The original design for the barrel called for a step at the muzzle end a few thousandths of an inch larger than the rest of the barrel which allowed for a very tight fit in the bushing at the end of the slide.  As far as I can tell, this step was retained in later barrels, but a series of concentric grooves was added behind it--this was required because with the pinned barrels it is necessary to pull the barrel out about a half-inch in order to lift the breech block out of its locked position on the frame when removing the slide.

Two of the .380 prototypes and the .32 prototype have no grip rivets--the grips are held on by dovetail grooves on a pair of overhanging sections on each side of the grips.  All production guns, and some prototypes, have a steel plate riveted to the back of the grips with a continuous overhang toward the front and a pair of overhangs in the rear.

All but two of the prototypes are missing the concentric rings on the magazine release button.  Simmons states that the buttons with no concentric rings are also missing a groove in the locking section.  He speculates that the grooves were added to aid in assembly and disassembly of the release button.

Simmons states incorrectly that “...no prototypes have the characteristic matted top surface between the sights...”  This may have been a typo, as all the prototypes I have encountered (including the Aberman prototype examined by Simmons) have the matted top surface.  Four are not engraved with the usual company name and patent information, though two are so engraved.

Remington 51 prototype originally in the Sid Aberman collectionThe Aberman .380 Prototype

I called this gun “spot” while I was photographing it (since at the time I did not know it was the Aberman prototype) because it has several areas of pitting where the blue is missing.  This is the only prototype I am aware of that has an ejector in the frame rather than on the magazine.

Distinguishing Characteristics:

  1. No serial number.
  2. No barrel pin.  The barrel has helical-cut lugs that mate with corresponding grooves in the frame.
  3. No concentric grooves near end of barrel (to aid in disassembly of pinned barrels).  There is a step about .27 inches deep where the end is of a slightly greater diameter than the rest of the barrel.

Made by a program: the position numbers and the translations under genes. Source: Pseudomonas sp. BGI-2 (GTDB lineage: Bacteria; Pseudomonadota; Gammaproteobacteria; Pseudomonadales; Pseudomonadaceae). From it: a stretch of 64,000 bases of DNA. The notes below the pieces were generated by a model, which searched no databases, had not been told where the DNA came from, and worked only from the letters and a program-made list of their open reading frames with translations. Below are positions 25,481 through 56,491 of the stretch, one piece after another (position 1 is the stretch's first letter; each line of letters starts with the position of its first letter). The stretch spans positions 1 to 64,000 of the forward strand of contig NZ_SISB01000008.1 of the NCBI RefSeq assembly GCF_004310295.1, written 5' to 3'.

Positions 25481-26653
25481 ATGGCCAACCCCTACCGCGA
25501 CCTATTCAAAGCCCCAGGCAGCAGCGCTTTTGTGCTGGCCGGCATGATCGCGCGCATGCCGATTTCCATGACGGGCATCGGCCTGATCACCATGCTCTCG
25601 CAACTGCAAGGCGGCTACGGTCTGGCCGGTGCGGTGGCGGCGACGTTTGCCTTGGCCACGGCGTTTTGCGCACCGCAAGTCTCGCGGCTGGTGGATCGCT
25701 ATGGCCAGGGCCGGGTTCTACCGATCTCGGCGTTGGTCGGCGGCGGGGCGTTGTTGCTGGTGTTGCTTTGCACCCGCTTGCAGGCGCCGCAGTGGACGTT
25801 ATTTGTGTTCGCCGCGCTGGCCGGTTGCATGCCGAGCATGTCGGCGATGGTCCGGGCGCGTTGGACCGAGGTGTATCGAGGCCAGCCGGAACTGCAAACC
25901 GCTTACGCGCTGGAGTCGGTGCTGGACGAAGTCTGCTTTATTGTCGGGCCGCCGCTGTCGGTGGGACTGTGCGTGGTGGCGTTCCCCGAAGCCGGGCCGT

4. No caliber marking on barrel.
  5. Barrel has two notches, one for the extractor and one for the cartridge guide lug.
  6. No grip rivets, i.e., no metal plate on back of grips.
  7. No magazine safety.
  8. No concentric rings on magazine catch.
  9. No engraving on top of slide.
  10. This gun has an ejector (unlike other prototypes).
  11. The magazine may have had its ejector filed off.
  12. The breech block is of the early type with a  tailpiece (to prevent the slide from snagging the topmost cartridge in the magazine).
  13. The breech block has a cartridge guide lug opposite the extractor, as shown in patent drawings.
  14. The breech block has a prototype spring-and-plunger extractor, as shown in patent drawings.

Remington 51 prototype with missing grip.380 Prototype - Grip Missing

This gun has the left grip missing.  J.B. Cargile says he has the other grip, but they are not the correct grips for the gun.  In any case, the missing grip an easy way for me to distinguish the gun.  This prototype appears to be identical with the one owned by Mr. Simmons.  It differs from the Aberman prototype in that the ejector is on the magazine.

Distinguishing Characteristics:

  1. No serial number.
  2. No barrel pin.  The barrel has helical-cut lugs that mate with corresponding grooves in the frame.